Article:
WNYC's Bob Hennelly is an award-winning investigative journalist. While at WNYC he has reported on a wide gamut of major public policy questions ranging from immigration and homeland security to power outages and utility mergers.
The New Jersey barrier island communities hit hardest by Sandy won't see full natural gas service until after Christmas, while full water lines may not get installed until after the New Year.
Clouding the timeline is the fact that full water service depends on the status of local municipal sewer plants.
A spokesperson for the New Jersey Department of Environmental Protection said of the 14 waste water treatment plants on the barrier islands, 10 are still out of commission. Three are operating but have unresolved issues, and one is running on backup power.
"We are working closely with the operators," said Deep’s Abbie Tang-Smith, but the agency does not have a time frame for when the plants will be back on line.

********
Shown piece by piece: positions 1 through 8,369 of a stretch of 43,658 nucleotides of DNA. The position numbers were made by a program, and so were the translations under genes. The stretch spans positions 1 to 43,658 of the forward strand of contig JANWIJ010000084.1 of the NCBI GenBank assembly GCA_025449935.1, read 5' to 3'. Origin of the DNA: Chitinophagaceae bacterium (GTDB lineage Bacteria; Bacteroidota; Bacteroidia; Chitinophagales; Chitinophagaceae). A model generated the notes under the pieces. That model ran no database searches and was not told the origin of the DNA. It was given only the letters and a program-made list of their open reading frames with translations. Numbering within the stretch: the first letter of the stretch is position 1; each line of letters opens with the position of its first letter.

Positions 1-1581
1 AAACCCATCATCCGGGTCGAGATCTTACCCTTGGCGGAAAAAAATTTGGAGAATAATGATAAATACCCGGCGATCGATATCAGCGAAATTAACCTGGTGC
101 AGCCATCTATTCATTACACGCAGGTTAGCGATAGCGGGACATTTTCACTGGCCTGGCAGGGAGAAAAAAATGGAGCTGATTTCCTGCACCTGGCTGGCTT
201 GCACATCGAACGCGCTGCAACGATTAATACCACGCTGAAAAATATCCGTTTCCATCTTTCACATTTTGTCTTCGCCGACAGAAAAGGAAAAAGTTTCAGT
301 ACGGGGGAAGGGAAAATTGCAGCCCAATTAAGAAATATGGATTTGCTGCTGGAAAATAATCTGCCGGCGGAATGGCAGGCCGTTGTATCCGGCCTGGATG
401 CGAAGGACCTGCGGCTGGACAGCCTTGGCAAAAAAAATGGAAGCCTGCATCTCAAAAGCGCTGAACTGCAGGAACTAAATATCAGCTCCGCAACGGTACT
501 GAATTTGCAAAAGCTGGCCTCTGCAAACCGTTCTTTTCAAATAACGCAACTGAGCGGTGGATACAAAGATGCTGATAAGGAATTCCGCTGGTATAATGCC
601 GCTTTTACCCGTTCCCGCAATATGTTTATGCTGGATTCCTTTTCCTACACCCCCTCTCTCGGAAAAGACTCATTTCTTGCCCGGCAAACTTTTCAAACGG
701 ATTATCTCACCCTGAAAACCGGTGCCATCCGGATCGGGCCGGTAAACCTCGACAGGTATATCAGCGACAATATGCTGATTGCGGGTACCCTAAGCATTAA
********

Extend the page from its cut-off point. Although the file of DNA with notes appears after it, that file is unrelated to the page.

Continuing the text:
"By the end of December we expect to have natural gas service restored to all customers who are safe to accept it," said Mike Kinney with NJ Natural Gas. Kinney said structures that have been condemned or have had their foundation compromised won't get service.
The gas utility shut down service to 33,000 households after the storm, primarily on Long Beach Island and the Seaside peninsula.
New Jersey Natural Gas has now restored service to more than 300 households on Seaside and hopes to have service back up in Mantoloking and Brick by the end of the day Friday.
New Jersey American Water continues to work a 9-mile stretch of water main right of way along Route 35 block by block to re-establish service and fire hydrant pressure. "We had fire hydrants and pieces of water main out in what became the surf," said Peter Eschbach with New Jersey American Water.
Ten thousand water accounts were shut down after Sandy struck and 86 miles of water main had to be re-established along with 350 fire hydrants.